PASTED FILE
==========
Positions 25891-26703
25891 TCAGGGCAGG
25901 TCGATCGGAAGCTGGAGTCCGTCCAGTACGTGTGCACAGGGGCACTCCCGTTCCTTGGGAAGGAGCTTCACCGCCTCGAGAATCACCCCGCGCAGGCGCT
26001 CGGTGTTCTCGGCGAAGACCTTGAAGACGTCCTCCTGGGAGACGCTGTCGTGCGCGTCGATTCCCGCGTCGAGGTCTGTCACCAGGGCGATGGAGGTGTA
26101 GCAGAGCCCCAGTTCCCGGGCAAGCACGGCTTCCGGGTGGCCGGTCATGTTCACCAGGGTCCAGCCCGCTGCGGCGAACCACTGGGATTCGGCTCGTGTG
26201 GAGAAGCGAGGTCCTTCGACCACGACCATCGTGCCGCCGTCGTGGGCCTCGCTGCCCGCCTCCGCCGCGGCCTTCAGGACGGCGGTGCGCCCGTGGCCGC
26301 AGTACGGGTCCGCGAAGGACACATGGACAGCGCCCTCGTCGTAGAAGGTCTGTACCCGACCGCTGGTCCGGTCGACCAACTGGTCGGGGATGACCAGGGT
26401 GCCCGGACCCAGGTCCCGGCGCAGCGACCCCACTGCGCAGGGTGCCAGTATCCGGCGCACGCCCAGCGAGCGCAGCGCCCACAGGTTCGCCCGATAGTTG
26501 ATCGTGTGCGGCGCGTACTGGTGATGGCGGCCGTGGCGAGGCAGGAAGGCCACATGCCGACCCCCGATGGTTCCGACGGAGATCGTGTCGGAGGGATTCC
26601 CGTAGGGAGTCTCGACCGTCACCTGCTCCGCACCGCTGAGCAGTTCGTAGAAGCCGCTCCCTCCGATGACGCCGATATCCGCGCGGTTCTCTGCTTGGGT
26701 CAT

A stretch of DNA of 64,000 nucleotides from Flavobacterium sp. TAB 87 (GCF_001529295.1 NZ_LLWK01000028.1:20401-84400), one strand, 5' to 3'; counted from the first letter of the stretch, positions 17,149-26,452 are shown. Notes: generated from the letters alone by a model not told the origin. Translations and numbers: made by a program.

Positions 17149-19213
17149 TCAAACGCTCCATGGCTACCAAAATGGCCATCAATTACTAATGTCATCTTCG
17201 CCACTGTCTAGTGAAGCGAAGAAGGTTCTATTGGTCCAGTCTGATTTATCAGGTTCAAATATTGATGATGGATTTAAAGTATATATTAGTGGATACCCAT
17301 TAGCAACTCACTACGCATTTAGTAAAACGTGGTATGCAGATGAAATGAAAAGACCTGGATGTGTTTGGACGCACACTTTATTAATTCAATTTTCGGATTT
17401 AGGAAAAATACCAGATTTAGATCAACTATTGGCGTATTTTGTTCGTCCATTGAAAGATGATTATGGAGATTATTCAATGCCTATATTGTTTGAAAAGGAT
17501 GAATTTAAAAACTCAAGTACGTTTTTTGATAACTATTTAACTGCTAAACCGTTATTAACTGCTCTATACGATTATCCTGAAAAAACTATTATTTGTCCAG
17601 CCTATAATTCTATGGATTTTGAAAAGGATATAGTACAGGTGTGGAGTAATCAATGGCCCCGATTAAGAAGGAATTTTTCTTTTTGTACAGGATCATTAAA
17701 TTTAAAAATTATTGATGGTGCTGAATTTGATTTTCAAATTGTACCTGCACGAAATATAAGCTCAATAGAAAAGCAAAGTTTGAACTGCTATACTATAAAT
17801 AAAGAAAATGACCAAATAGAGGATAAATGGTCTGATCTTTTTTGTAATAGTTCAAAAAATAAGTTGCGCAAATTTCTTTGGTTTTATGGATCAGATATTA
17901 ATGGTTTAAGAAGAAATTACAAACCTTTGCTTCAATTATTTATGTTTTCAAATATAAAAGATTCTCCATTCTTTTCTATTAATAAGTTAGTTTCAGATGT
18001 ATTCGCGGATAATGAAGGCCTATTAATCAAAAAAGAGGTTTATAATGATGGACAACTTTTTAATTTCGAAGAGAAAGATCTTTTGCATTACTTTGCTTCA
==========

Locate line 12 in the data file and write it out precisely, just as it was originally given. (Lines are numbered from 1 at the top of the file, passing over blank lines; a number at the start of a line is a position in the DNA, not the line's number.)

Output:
A stretch of DNA of 64,000 nucleotides from Flavobacterium sp. TAB 87 (GCF_001529295.1 NZ_LLWK01000028.1:20401-84400), one strand, 5' to 3'; counted from the first letter of the stretch, positions 17,149-26,452 are shown. Notes: generated from the letters alone by a model not told the origin. Translations and numbers: made by a program.